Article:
Sustainable Transport Coalition of Western Australia ASPO AUSTRALIA
Home arrow Seminars arrow Past Events arrow Ship emissions seen causing 60,000 deaths a year
Monday, 02 March 2015
 
 
Ship emissions seen causing 60,000 deaths a year Print

Reuters, 7 November 2007

Emissions from ocean-going ships are responsible for about 60,000 deaths a year from heart and lung-related cancers, according to research published on Wednesday that calls for tougher fuel standards.

Shanghai, Singapore and Hong Kong, three of the world's five busiest ports, were likely to suffer disproportionate impacts from ship-related emissions, said the study, published in Environmental Science and Technology, a journal of the American Chemical Society.

"For a long time there's been this perception that ship emissions are out there in the ocean and they don't really affect anyone on land and I think this study shows that this is clearly false," said David Marshall, senior counsel at the Boston-based Clean Air Task Force, which co-commissioned the study.

"They do matter and they do need to be controlled."

Scientists said the fact that shipping takes place on the high seas -- away from populations who can readily see impacts of emissions -- was part of the reason the industry's fuel standards lagged those of the auto industry.

But sulfur emissions from international shipping represent about 8 percent of sulfur emissions from all fossil fuels, said James Corbett, one of the authors of the study.

Most ships run on bunker fuel, which is cheaper than distillate, but also more polluting. Corbett said it was also getting dirtier over time as distillate fuels become cleaner, since the sulfur driven out of distillates ends up in the residuals used by ships.

"The international treaty process at the IMO (International Maritime Organization) has been a slow process by which consensus is reached, rather than a process by which a regulatory authority can set standards that an industry must agree to," he said. 

Shanghai, Singapore and Hong Kong, three of the world's five busiest ports, were likely to suffer disproportionate impacts from ship-related emissions, said the study, published in Environmental Science and Technology, a journal of the American Chemical Society.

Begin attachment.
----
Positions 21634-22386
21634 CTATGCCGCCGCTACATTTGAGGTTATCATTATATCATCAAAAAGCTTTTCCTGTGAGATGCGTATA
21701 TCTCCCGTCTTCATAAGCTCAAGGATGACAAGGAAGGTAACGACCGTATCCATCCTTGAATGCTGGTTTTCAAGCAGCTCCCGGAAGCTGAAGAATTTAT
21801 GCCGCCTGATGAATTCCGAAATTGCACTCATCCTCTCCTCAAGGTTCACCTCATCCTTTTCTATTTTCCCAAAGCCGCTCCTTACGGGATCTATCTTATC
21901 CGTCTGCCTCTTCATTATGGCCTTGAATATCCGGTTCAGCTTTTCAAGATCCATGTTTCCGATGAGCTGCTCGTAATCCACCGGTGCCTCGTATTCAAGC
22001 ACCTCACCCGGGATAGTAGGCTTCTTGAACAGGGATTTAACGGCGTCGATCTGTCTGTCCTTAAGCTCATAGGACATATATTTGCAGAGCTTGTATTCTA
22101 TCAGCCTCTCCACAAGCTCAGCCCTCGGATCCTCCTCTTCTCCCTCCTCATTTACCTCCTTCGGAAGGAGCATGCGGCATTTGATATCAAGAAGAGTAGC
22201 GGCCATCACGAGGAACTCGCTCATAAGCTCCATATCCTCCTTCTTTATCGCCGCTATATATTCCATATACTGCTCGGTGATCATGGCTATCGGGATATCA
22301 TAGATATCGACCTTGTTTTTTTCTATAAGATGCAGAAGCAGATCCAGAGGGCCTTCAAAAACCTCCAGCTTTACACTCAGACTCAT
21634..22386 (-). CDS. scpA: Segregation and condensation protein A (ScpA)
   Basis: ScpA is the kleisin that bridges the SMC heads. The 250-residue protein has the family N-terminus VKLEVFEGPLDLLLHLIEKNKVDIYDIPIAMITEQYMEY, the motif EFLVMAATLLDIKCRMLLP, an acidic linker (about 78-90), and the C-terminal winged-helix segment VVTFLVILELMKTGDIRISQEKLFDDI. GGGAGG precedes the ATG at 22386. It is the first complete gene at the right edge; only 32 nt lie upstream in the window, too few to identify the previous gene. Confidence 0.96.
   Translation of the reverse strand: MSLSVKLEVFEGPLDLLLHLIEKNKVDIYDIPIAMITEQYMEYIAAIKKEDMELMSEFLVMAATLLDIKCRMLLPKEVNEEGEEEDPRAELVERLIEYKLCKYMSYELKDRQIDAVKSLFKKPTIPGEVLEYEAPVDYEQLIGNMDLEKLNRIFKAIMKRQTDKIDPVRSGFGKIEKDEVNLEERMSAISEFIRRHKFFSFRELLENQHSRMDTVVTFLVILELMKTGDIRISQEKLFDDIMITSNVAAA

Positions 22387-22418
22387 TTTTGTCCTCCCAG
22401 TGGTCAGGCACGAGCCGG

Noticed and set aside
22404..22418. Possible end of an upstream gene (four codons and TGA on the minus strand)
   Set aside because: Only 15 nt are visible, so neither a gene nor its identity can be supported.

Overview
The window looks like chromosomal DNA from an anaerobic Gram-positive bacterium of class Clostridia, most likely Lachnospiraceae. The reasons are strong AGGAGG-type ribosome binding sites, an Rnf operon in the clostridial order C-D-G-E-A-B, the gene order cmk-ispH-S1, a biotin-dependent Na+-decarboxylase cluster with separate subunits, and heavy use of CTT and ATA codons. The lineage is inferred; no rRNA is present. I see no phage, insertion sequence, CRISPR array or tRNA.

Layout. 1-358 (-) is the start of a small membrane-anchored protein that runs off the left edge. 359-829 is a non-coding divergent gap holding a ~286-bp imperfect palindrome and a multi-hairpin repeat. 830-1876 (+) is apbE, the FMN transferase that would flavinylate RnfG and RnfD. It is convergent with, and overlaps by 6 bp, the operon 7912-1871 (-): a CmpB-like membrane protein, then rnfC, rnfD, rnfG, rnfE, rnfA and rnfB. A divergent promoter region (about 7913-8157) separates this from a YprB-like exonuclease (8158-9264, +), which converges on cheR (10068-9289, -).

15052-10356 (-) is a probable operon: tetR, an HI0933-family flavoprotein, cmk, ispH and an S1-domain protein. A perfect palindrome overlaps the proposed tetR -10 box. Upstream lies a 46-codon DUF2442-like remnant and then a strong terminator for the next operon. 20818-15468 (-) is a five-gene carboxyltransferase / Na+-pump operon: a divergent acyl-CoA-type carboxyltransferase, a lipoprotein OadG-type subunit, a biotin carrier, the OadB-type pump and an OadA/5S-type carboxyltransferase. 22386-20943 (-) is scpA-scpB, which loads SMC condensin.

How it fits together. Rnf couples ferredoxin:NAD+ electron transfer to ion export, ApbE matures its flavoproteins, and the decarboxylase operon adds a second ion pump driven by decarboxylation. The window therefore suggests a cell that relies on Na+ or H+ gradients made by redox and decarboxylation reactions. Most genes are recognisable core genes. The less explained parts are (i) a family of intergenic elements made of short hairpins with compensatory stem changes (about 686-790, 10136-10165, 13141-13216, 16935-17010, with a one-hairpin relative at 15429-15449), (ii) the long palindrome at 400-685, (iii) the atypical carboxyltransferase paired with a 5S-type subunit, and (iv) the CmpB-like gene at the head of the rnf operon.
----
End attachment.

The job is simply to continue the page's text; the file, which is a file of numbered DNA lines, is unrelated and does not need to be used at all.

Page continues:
"For a long time there's been this perception that ship emissions are out there in the ocean and they don't really affect anyone on land and I think this study shows that this is clearly false," said David Marshall, senior counsel at the Boston-based Clean Air Task Force, which co-commissioned the study.

"They do matter and they do need to be controlled."

Scientists said the fact that shipping takes place on the high seas -- away from populations who can readily see impacts of emissions -- was part of the reason the industry's fuel standards lagged those of the auto industry.

But sulfur emissions from international shipping represent about 8 percent of sulfur emissions from all fossil fuels, said James Corbett, one of the authors of the study.

Most ships run on bunker fuel, which is cheaper than distillate, but also more polluting. Corbett said it was also getting dirtier over time as distillate fuels become cleaner, since the sulfur driven out of distillates ends up in the residuals used by ships.

"The international treaty process at the IMO (International Maritime Organization) has been a slow process by which consensus is reached, rather than a process by which a regulatory authority can set standards that an industry must agree to," he said. 

http://uk.reuters.com/article/environmentNews/idUKPEK34163320071107

 
< Prev   Next >
Donate to STCWA
Make payments with PayPal
Latest News
QUT researcher takes out aviation award

Brisbane Times, 25 February 2015

A Queensland researcher has taken home a huge gong at the Australian International Airshow and Aerospace and Defence Exposition in Victoria with a compound that detects potentially catastrophic paint deterioration.

Read more...
Was MH3702s flight south ‘spoofed’ as it really flew north?

Crikey, 24 February 2015

One of the most careful dissenting voices in the MH370 mystery is US science writer Jeff Wise, who has today published a study of tractor work on a patch of earth in Kazakhstan that matches the dimensions of the missing ...

Read more...
Why Do Many Reasonable People Doubt Science?

National Geographic, March 2015

We live in an age when all manner of scientific knowledge—from climate change to vaccinations—faces furious opposition.
Some even have doubts about the moon landing.

Read more...
Archives
Login Form





Lost Password?
 
This is my Google PageRank™ - SmE Rank free service Powered by Scriptme
 
Top! Top!